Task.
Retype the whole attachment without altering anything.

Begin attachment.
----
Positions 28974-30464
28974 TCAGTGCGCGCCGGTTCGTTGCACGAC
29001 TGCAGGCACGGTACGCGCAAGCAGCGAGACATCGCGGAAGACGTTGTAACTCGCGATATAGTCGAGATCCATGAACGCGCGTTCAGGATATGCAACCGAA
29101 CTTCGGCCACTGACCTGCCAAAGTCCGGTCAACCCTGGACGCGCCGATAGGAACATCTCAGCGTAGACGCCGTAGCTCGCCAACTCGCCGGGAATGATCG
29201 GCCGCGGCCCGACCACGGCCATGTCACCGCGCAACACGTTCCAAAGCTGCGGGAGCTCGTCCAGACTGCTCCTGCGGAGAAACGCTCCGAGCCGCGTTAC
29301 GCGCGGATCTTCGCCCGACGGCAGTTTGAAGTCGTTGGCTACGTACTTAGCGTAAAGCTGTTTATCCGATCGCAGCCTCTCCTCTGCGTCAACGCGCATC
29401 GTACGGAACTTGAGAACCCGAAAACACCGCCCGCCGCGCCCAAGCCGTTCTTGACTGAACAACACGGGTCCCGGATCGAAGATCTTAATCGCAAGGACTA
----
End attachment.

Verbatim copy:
Positions 28974-30464
28974 TCAGTGCGCGCCGGTTCGTTGCACGAC
29001 TGCAGGCACGGTACGCGCAAGCAGCGAGACATCGCGGAAGACGTTGTAACTCGCGATATAGTCGAGATCCATGAACGCGCGTTCAGGATATGCAACCGAA
29101 CTTCGGCCACTGACCTGCCAAAGTCCGGTCAACCCTGGACGCGCCGATAGGAACATCTCAGCGTAGACGCCGTAGCTCGCCAACTCGCCGGGAATGATCG
29201 GCCGCGGCCCGACCACGGCCATGTCACCGCGCAACACGTTCCAAAGCTGCGGGAGCTCGTCCAGACTGCTCCTGCGGAGAAACGCTCCGAGCCGCGTTAC
29301 GCGCGGATCTTCGCCCGACGGCAGTTTGAAGTCGTTGGCTACGTACTTAGCGTAAAGCTGTTTATCCGATCGCAGCCTCTCCTCTGCGTCAACGCGCATC
29401 GTACGGAACTTGAGAACCCGAAAACACCGCCCGCCGCGCCCAAGCCGTTCTTGACTGAACAACACGGGTCCCGGATCGAAGATCTTAATCGCAAGGACTA